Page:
Google’s Nest released version 2.0 of its software for the Protect product line this week, and while there aren’t any earth shattering features in the release of this software, there are a couple of interesting upgrades that speak to what products like Nest will be able to do in the future. The biggest feature of the release is the ability for Protect to tell the difference between steam and smoke but, while this is a nice feature, the more interesting aspect of it for the long term is that the hardware for this feature was built into the device in the beginning and was turned on by the latest software update.

This is particularly interesting not only because it showed some vision for what consumers will be looking for in the future, but also because, as the Internet of Things continues to evolve, it is entirely possible there will be other Things where companies will be able to anticipate hardware needs before the software is tested and certified or before consumers are ready for it to be introduced.

Nest also released a few small features such as lighting enhancements, alert history, and showing carbon monoxide levels. While small, these features were all introduced because of data Nest was able to collect over the past year about how people use their Protect.

Collecting user data and building features based off of it is not a new thing by any means, in app analytics have been around for years. However, this is particularly interesting when thinking about the future of the Internet of things and how the data we all contribute just by using devices will change how those devices evolve.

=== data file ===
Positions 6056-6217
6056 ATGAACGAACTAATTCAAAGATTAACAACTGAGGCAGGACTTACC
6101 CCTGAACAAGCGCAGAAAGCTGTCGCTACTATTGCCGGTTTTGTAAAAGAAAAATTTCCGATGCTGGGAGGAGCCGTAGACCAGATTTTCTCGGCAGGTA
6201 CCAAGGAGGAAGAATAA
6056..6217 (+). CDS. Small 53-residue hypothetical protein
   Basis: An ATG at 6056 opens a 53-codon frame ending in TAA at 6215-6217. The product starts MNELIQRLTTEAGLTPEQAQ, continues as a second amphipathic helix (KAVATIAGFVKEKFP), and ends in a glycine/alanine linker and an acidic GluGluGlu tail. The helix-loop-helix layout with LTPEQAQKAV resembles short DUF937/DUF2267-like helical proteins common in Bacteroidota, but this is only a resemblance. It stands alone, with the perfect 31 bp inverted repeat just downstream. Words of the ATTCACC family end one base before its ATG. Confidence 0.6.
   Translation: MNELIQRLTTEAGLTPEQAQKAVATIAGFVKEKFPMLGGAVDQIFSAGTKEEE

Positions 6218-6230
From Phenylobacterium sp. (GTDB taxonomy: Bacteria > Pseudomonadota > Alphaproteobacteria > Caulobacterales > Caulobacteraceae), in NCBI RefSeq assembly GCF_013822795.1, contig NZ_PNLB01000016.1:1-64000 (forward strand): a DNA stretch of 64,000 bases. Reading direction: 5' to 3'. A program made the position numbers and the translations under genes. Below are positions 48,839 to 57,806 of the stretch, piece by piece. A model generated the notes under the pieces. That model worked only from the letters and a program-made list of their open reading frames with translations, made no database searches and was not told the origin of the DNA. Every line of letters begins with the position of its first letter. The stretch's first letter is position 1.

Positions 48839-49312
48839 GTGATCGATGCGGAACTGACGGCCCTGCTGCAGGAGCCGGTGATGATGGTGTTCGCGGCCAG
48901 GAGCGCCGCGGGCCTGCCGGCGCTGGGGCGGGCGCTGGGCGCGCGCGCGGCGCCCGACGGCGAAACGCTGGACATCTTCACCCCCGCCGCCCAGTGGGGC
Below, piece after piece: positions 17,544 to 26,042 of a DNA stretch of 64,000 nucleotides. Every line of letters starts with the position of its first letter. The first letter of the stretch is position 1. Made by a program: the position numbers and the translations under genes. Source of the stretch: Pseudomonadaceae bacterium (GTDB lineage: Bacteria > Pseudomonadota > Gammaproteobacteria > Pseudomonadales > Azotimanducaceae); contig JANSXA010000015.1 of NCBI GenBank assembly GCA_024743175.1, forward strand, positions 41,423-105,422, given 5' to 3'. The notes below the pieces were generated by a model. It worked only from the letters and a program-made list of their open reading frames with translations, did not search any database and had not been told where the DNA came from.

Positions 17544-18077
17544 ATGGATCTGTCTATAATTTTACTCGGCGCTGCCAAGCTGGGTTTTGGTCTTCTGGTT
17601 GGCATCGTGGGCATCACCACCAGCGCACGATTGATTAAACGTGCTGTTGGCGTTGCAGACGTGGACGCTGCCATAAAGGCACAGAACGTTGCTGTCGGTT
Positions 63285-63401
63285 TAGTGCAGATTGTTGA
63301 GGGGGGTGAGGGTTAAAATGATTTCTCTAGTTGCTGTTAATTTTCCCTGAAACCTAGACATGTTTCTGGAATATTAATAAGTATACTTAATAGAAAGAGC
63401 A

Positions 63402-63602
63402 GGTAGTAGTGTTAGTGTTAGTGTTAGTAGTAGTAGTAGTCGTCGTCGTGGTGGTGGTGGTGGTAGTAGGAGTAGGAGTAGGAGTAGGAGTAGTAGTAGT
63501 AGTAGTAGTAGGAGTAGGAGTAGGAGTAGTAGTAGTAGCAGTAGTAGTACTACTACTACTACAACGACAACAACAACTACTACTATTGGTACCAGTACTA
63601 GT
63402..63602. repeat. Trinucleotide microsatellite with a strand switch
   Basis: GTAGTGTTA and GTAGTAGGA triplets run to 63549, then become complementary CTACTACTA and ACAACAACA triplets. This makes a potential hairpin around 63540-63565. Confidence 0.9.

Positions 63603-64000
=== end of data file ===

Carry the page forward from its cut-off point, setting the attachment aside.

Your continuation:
The concept of a smart home is not a new one but software updates like this does make one wonder exactly what it will be like. With players like Apple, Samsung and Google working on bringing smarter hardware into our homes, future major software updates of all this hardware could mean coming home one day and having your home behaving very differently, think iOS 6 to iOS 7.

In the future, it’s completely conceivable that the smart home will, like websites do now, receive frequent updates to improve the user experience based on the last month of data. In a world where everything is moving to being online, we could be sitting in a house that is smart enough to be constantly updating itself to make us more comfortable by understanding what we like and don’t like based on real data. The Internet of Things is still in early days but we should be looking forward to some very exciting and continuous innovation as it gains momentum.